Tribe Called West Places Fourth at Louder Than A Bomb

Tribe Called West Places Fourth at Louder Than A Bomb

By Paulina Michael

Niles West’s poetry slam team, Tribe Called West, placed fourth in the city of Chicago this past weekend at the Louder Than A Bomb finals. Louder Than A Bomb is the largest youth poetry festival in the world, and the Chicagoland competition includes local teams along with a few from Indiana.

“Every team that enters the competition has two bouts, which is a slam competition between four teams. In order to get to semi-finals, the organization selects the top scoring teams. There are four bouts at semi-finals with four or five per bout, so roughly 18 or so teams. The team that gets first place in their semi-finals bout moves onto finals. Finals were held at the Arie Crown Theatre, and we had an audience of about 4,000 people,” senior Stephanie Nahhas explained.

After having advanced to finals, the team placed fourth overall in the Chicago competition.

“Our team did phenomenal this year. We had such a wide variety of stories that we got to share with so many people. We never expected to make it to finals; we were in it for the art and being able to come together as writers to help each other. Once we started to move ahead in the competition, it would be a lie if I said we didn’t want to win. We wanted to, badly,” Nahhas said. “Despite our performances, by Rita, Amina, Jordan, Raheel, and myself, we didn’t get the scores that we had hoped for. The judges were definitely looking for a certain theme that not all our poems had. But it was definitely an experience that we all won’t forget.”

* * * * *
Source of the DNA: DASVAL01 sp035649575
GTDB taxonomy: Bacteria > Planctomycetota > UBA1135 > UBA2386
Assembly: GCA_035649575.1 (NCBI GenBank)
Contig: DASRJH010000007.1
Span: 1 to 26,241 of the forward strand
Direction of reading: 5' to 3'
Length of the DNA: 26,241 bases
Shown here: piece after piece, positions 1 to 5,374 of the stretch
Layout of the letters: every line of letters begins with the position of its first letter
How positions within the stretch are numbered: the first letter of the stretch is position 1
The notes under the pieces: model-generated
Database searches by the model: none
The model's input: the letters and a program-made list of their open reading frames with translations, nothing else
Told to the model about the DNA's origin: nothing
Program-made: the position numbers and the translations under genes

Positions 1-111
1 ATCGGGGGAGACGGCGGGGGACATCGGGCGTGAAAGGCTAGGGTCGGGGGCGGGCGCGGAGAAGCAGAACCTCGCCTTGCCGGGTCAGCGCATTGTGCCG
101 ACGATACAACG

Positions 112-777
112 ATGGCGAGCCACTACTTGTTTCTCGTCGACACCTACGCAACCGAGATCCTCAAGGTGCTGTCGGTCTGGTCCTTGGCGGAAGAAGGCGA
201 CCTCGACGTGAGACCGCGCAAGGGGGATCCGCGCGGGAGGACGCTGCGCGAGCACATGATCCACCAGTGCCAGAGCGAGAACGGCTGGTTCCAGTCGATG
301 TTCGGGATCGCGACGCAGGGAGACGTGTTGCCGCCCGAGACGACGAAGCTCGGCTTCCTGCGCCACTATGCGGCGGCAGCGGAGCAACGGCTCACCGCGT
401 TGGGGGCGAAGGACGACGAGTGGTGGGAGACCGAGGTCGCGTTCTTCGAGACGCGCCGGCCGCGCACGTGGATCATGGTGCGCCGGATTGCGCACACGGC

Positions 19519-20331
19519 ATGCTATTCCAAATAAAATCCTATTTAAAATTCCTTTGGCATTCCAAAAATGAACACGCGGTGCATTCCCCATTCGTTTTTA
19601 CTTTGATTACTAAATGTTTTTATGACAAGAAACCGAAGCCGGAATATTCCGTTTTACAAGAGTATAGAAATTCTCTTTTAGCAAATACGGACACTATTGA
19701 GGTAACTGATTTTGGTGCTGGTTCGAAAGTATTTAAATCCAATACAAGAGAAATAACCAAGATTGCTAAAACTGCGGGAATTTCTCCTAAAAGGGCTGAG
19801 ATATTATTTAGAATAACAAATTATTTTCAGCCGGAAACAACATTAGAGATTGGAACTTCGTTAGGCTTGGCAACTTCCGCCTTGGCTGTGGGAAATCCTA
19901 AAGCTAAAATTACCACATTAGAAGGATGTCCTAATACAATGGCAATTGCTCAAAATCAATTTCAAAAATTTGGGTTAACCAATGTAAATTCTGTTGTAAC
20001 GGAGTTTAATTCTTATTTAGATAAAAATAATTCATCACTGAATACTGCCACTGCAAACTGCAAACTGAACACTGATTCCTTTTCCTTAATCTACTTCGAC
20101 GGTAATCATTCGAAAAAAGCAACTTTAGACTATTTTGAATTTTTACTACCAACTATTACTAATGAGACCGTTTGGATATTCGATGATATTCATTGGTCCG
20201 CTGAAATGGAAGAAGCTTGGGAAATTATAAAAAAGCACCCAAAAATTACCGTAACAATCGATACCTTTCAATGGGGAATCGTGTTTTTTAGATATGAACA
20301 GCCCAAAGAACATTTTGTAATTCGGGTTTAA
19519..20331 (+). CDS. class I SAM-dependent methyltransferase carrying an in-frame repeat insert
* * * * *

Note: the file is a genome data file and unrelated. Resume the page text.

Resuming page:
The team is led by English teacher Paul Bellwoar and members include: Stephanie Nahhas, Rita Carmona, Mikey Malina, Jordan Goldberg, Raheel Khawaja, Julia Lohan, Paul Ceneac, Y’ameen Siama, Amina Dzananovic, Charlotte Namakula, and Thea Gonzales.

The bond the team has built throughout the year is undeniable.

“I think can speak for all of us when I say what we’re gonna miss the most is spending Saturday morning at practice, whether it was group editing, fighting over donuts, or getting distracted and watching Youtube short films,” Nahhas added.

“I think we did really well, we all really connected and have grown as poets and as a team, we’ve gone farther than almost every Niles West team in the past. I’ll miss being with people who I feel so comfortable with and spending hours just talking about poetry and arguing about words,” senior Rita Carmona explained. “We’re all really important to each other and we have a really great connection as a team, so it’s going to be hard to have this end but I know all the seniors are looking forward to coming back and helping out in the future like other alumni have done.”